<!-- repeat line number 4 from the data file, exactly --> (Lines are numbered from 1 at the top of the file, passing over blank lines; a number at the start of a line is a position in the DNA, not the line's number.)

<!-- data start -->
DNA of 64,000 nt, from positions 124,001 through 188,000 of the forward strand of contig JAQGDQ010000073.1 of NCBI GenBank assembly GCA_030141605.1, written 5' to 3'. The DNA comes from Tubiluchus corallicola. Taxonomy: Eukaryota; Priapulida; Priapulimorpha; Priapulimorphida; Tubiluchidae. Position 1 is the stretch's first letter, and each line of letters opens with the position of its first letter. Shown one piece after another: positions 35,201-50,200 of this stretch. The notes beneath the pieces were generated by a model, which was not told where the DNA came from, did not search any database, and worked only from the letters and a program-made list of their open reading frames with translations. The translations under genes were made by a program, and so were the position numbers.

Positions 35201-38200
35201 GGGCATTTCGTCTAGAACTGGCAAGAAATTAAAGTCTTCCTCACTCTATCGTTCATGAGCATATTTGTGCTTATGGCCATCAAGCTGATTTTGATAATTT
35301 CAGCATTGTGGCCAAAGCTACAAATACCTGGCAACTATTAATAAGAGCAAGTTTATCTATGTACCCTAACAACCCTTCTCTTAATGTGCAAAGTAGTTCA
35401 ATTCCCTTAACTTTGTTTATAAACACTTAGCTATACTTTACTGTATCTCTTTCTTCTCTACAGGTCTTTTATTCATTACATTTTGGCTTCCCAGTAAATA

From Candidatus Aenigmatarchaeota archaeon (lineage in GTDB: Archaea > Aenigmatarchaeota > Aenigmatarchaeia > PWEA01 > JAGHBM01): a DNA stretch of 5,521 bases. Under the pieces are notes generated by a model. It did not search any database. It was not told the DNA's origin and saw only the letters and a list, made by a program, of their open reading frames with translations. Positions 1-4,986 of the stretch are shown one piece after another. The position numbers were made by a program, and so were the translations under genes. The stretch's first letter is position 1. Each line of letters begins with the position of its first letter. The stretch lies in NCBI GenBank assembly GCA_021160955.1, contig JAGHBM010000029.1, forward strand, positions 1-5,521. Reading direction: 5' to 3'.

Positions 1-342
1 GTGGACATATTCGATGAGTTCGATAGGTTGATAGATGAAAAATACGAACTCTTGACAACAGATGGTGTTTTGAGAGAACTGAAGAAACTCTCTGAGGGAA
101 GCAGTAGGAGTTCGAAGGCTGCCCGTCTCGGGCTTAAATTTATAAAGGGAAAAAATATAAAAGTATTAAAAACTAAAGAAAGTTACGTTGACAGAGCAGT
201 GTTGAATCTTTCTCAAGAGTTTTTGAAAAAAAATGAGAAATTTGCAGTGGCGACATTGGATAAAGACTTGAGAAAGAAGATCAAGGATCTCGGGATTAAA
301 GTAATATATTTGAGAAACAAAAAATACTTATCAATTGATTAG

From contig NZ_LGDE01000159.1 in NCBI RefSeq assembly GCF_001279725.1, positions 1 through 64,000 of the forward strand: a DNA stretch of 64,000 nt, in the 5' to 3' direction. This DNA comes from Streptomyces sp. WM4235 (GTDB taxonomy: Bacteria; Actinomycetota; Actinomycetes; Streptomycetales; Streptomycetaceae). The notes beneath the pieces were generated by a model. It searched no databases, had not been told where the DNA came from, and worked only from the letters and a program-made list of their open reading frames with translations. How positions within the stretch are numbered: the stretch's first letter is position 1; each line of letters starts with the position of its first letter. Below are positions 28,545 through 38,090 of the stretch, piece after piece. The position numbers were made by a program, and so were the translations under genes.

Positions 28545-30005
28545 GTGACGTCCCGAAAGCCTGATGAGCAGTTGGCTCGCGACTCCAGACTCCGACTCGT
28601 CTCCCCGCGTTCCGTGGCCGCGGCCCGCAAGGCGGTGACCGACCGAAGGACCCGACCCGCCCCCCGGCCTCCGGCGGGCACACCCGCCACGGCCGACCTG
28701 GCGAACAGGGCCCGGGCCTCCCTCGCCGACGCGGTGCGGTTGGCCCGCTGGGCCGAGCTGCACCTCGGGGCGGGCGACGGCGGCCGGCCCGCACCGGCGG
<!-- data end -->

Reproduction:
35301 CAGCATTGTGGCCAAAGCTACAAATACCTGGCAACTATTAATAAGAGCAAGTTTATCTATGTACCCTAACAACCCTTCTCTTAATGTGCAAAGTAGTTCA